Synopses & Reviews
No religion in the modern world is as feared and misunderstood as Islam. It haunts the popular Western imagination as an extreme faith that promotes authoritarian government, female oppression, civil war, and terrorism. Karen Armstrong's short history offers a vital corrective to this narrow view. The distillation of years of thinking and writing about Islam, it demonstrates that the world's fastest-growing faith is a much richer and more complex phenomenon than its modern fundamentalist strain might suggest.
Islam: A Short History begins with the flight of Muhammad and his family from Medina in the seventh century and the subsequent founding of the first mosques. It recounts the origins of the split between Shii and Sunni Muslims, and the emergence of Sufi mysticism; the spread of Islam throughout North Africa, the Levant, and Asia; the shattering effect on the Muslim world of the Crusades; the flowering of imperial Islam in the fourteenth and fifteenth centuries into the world's greatest and most sophisticated power; and the origins and impact of revolutionary Islam. It concludes with an assessment of Islam today and its challenges.
With this brilliant book, Karen Armstrong issues a forceful challenge to those who hold the view that the West and Islam are civilizations set on a collision course. It is also a model of authority, elegance, and economy.
About the Author
Karen Armstrong is one of the world’s foremost scholars on religious affairs. She is the author of a number of bestselling books, including The Battle for God, Buddha, Jerusalem, A History of God, and Through the Narrow Gate, a memoir of her seven years as a nun. She lives in London.
Reading Group Guide
1. In Karen Armstrongs view, what is the historical mission of Islam? What is the chief duty of Muslims according to the Quran? What is the Islamic notion of salvation?
2. What are the five pillars of Islam? Does Islam place more emphasis on right living or right belief? The community or the individual? In these ways, is it more similar to Christianity or Judaism?
3. At the time of Muhammed, what was the attitude of Islam toward other prophets and religious traditions? How were non-Muslim subjects, or dhimmi, treated in the Islamic empire? How does that treatment compare to what went on in the premodern West?
4. Is Islam a militaristic faith? What does the Quran have to say about just and unjust wars? Given the context of his times, did Muhammed set a particularly violent or nonviolent example?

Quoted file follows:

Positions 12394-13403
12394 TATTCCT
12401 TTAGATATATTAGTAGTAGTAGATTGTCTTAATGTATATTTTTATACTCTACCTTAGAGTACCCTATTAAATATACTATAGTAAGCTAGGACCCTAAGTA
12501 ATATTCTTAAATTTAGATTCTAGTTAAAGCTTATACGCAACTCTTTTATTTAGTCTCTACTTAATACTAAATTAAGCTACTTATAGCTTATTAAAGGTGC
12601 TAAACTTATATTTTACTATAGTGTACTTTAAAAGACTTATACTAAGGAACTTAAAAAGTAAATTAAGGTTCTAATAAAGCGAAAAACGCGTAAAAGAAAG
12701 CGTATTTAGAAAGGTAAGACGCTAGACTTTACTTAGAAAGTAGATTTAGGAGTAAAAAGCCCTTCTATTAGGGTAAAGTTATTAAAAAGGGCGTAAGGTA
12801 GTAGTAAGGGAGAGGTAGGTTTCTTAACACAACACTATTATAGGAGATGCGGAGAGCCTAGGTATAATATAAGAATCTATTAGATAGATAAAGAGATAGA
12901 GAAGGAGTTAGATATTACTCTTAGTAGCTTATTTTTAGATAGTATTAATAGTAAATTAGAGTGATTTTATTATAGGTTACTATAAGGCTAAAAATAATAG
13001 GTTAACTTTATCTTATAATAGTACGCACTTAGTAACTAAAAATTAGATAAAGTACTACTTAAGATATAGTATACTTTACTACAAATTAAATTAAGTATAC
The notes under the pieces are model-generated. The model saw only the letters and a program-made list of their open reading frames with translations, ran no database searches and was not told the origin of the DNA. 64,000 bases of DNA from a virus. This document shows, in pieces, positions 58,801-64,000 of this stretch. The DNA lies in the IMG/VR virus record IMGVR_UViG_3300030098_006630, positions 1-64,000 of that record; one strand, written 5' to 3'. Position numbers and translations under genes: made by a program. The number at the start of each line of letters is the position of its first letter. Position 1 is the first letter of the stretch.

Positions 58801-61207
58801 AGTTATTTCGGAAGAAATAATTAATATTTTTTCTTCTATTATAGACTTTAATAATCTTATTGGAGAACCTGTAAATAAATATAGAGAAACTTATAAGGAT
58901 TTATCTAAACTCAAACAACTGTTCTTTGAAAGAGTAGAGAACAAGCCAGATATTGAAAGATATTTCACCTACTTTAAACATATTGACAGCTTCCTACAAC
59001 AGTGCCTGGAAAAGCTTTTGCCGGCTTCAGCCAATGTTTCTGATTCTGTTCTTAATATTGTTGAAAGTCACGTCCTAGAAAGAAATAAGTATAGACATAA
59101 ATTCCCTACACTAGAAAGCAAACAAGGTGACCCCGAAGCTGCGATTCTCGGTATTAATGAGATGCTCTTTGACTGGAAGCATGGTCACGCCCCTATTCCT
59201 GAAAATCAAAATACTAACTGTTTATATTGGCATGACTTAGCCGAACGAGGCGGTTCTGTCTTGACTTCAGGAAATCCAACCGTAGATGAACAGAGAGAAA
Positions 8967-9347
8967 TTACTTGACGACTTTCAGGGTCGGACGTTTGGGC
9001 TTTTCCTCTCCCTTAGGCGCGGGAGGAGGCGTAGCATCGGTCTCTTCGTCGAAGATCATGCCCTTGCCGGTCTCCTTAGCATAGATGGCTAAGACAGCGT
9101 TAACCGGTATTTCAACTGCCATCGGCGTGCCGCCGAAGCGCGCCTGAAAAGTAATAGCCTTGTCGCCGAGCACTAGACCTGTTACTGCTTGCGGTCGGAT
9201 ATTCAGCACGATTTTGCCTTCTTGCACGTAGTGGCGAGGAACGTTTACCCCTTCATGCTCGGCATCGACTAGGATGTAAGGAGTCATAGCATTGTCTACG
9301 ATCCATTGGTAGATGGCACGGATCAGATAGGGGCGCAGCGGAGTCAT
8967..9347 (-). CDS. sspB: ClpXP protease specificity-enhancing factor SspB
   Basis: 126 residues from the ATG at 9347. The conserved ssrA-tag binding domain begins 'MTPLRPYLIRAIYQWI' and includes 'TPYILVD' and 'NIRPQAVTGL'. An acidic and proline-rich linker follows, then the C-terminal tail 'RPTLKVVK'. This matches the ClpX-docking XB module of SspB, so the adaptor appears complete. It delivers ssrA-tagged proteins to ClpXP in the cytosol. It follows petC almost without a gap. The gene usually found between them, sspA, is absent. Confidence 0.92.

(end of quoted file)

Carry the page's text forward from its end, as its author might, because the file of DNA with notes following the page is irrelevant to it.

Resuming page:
5. What does the Quran teach about the importance of converting people of other faiths? Does Islam condone coerced conversion? How does its theological stance on conversion compare to the teachings and practices of the other major world religions?
6. What does the Quran have to say about the place of women? How forward or backward-thinking was Muhammeds treatment of women for his time? What accounts for the persistence of a practice such as female veiling in the modern-day Muslim world?
7. What are the differences between Sunni and Shii Muslims? What were the origins of this split within Islam? Did it have theological underpinnings or was it merely politically motivated?
8. What is the primary meaning of the word jihad? Explain its significance in Islam. How did Muhammed understand it? How do some modern-day fundamentalists understand it?
9. What are the roots of Islamic fundamentalism? How does Islamic fundamentalism compare to fundamentalist movements in other faiths? Are there certain of its precepts that make Islam more prone to religious fanaticism? What historical factors have contributed to anti-Western fundamentalism in Islam?
10. What have been some of the successes and failures of modern-day Islamic nation building? What particular challenges do postcolonial Islamic states face? What has been a common problem with the way secularism has been imposed in the Muslim world?
11. What are some of the greatest challenges facing the Islamic faith today?
12. What are the most common misperceptions about Islam and the Muslim world in the West?